Considering the original motivation for the implementation of leniency regimes, the question arose of whether cartel authorities would also apply their leniency regimes to vertical cases. At first glance, it seems as if the typical aim of leniency, which is detecting cartels by provoking a rat race among the cartelists on the grounds of a bonus, cannot be reached in vertical cases. However, the purpose of competition law is not chasing down companies or increasing state revenues. The underlying objective is the protection of the functioning of effective competition by reducing wrongful behaviour. This objective can be reached if leniency regimes are also applied to vertical cases and manage to motivate companies to end wrongful behaviour. From this perspective, good reasons would also speak for applying leniency regimes to vertical cases. The legal framework of the Cartel Act allows for leniency in cases of all vertical and horizontal hardcore restriction, as well as abuse of dominance. In Europe, the EU 2006 Leniency Notice covers agreements and concerted practices between competitors and therefore does not cover vertical restraints. On the level of EU member states, only a few leniency programmes offer immunity in vertical cases.(6)

Settlements and full immunity

Even if members of vertical agreements can apply for leniency, another question is whether full immunity can be justified. In Swiss competition law full immunity is granted not only if a company was the first to inform the authority about a potential competition law infringement, but also if a company was the first to provide substantial evidence to establish an infringement after the authority became aware of a horizontal or vertical cartel through third-party hints or its own investigations. In both constellations, full immunity is granted only under further conditions (eg, that the leniency applicant was not the instigator or did not have a leading role). In general, this also applies to vertical cases, even if the mechanism was initially construed for horizontal cases.

However, in vertical cases, ComCo seems to tend towards the view that the supplier typically has a leading role in relation to its purchasers, so that usually full immunity cannot be considered. At first glance, this perspective might seem comprehensible when thinking of suppliers and manufacturers that clearly dictate their business conditions to the purchaser on the downstream market and force them into a behaviour that restricts their economic freedom of action. However, the economic reality often shows different scenarios, such as:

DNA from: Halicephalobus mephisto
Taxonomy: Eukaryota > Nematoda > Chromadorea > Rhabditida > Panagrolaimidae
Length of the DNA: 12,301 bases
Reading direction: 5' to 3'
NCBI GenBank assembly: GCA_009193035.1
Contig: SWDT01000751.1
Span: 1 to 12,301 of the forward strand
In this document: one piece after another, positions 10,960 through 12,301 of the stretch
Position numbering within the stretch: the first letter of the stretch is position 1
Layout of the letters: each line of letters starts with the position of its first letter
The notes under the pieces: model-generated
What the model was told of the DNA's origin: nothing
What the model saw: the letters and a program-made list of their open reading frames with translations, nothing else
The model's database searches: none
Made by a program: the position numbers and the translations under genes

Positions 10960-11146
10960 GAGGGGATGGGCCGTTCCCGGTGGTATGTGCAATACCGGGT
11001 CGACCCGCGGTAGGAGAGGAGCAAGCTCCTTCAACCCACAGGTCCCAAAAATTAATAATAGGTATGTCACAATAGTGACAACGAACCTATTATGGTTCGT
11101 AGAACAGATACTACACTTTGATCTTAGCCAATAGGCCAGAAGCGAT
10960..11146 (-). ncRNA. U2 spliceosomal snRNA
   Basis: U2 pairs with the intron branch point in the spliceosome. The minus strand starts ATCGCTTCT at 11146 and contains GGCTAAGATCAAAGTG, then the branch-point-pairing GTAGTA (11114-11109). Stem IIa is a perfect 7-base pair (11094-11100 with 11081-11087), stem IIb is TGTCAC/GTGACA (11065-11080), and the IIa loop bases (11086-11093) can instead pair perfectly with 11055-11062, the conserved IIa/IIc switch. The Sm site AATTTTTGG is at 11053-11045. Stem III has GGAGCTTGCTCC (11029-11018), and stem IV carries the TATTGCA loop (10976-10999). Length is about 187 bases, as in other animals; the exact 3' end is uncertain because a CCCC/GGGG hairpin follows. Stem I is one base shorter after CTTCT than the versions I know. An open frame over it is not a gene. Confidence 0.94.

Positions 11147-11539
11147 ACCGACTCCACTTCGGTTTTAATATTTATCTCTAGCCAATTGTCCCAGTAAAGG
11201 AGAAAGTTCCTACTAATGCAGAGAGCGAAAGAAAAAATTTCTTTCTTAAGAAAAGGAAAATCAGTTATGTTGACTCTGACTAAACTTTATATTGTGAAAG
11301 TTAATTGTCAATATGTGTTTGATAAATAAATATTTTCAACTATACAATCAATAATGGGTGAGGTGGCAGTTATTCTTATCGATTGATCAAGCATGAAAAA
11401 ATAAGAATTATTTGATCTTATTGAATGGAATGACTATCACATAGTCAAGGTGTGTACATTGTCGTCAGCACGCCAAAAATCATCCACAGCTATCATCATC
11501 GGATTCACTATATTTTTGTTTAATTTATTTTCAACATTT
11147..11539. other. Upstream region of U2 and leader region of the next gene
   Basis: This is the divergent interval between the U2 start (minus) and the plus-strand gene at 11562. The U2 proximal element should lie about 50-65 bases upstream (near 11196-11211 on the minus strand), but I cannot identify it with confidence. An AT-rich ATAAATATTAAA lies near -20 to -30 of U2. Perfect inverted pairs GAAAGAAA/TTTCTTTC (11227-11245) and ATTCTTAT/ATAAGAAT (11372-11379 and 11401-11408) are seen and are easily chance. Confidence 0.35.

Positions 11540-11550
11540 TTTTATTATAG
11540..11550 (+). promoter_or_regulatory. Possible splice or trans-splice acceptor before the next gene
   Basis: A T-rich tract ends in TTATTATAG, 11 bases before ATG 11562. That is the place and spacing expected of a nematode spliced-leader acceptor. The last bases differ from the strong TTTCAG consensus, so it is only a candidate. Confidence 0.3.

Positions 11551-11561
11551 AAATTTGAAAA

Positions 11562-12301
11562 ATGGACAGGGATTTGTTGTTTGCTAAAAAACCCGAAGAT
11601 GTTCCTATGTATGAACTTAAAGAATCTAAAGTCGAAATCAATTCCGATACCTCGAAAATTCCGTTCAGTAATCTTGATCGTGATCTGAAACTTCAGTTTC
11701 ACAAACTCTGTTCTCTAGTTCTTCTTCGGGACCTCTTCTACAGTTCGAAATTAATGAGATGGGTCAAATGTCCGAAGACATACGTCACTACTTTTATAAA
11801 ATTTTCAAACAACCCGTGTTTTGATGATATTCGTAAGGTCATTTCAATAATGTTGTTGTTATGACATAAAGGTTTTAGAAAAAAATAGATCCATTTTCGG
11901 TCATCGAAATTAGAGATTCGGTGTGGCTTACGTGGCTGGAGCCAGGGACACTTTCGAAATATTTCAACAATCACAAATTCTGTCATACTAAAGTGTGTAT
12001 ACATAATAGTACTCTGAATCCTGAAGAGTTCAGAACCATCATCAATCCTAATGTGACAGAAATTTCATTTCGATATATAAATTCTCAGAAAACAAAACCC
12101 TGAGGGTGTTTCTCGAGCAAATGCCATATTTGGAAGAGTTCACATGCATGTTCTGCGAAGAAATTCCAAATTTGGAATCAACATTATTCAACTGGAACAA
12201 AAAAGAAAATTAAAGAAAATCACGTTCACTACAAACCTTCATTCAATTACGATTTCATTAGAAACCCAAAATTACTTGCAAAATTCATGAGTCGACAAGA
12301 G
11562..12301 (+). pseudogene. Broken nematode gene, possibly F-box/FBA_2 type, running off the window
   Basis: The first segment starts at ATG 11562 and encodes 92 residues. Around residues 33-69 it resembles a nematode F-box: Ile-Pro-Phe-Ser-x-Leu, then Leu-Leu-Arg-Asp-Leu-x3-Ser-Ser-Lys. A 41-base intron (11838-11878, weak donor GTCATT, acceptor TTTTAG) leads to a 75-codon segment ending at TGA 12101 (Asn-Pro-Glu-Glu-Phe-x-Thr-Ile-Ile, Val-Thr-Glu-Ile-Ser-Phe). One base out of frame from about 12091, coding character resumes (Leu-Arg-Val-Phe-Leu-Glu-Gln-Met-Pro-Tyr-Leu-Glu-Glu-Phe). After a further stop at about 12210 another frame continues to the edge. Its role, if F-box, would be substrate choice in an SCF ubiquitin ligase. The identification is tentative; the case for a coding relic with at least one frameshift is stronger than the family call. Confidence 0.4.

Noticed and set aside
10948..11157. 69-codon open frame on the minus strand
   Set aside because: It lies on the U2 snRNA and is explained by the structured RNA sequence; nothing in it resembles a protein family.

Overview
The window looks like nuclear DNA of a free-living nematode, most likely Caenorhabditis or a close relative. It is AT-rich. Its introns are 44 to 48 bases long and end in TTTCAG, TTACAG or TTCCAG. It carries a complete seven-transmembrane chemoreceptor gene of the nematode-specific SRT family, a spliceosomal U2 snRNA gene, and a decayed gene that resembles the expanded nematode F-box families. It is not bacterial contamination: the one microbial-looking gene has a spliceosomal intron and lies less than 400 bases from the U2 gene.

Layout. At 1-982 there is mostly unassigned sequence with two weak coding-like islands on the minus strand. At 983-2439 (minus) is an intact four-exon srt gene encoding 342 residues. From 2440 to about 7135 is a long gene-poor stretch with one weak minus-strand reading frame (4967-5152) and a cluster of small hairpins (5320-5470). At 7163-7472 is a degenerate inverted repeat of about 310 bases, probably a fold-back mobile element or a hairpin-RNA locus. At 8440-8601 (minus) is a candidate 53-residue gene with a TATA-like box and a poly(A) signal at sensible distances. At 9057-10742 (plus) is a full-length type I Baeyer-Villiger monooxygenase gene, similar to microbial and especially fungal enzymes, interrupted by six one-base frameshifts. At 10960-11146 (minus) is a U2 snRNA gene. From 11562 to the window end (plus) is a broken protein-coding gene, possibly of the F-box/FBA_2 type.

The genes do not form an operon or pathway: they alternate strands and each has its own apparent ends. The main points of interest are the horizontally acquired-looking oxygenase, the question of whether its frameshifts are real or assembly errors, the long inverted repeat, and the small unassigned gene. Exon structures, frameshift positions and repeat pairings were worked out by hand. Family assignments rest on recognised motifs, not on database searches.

• single purchasers with significant buying power (eg, automotive manufacturers towards the automotive supplier industry) that have substantial influence in forming the vertical relationship;
  • groups of purchasers that bundle their demand and exert buying power this way; or
  • single purchasers that simply balance the supplier's bargaining power by the implicit threat to purchase comparable products from another supplier in the future.

The examples show that a 'one size fits all' approach is not satisfying. In the case at hand, the leniency applicant was rewarded with full immunity, but the decision reveals no details of the specific situation. Nevertheless, the decision may serve as an example that ComCo does not categorically exclude full immunity in such situations. From the perspective of companies involved in potential vertical infringements, leniency is a lot more attractive if full immunity is a real option. This way, the option of full immunity would also better support effective public enforcement. Accordingly, full immunity is justified not only in horizontal, but also vertical cartel cases.

For further information on this topic please contact Karin Hummel or David Mamane at Schellenberg Wittmer by telephone (+41 44 215 5252) or email ([email protected] or [email protected]). The Schellenberg Wittmer website can be accessed at


(1) Competition Commission, May 23 2016, RPW 2016/2, page 434 – GE Healthcare.

(2) Federal Administrative Court, November 13 2015, RPW 2015/4, page 801 – BMW.

(3) Federal Administrative Court, September 16 2016, RPW 2016/3, page 831 – Nikon.

(4) Federal Supreme Court, June 28 2016, 2C_180/2014 – GABA.

(5) If there is an unlawful vertical agreement, both participating companies violate the law. However, penalties for the companies on the downstream market have been the exception so far.

(6) Cf ECN Model Leniency Programme Report on Assessment of the State of Convergence, paragraph 16 and note 18.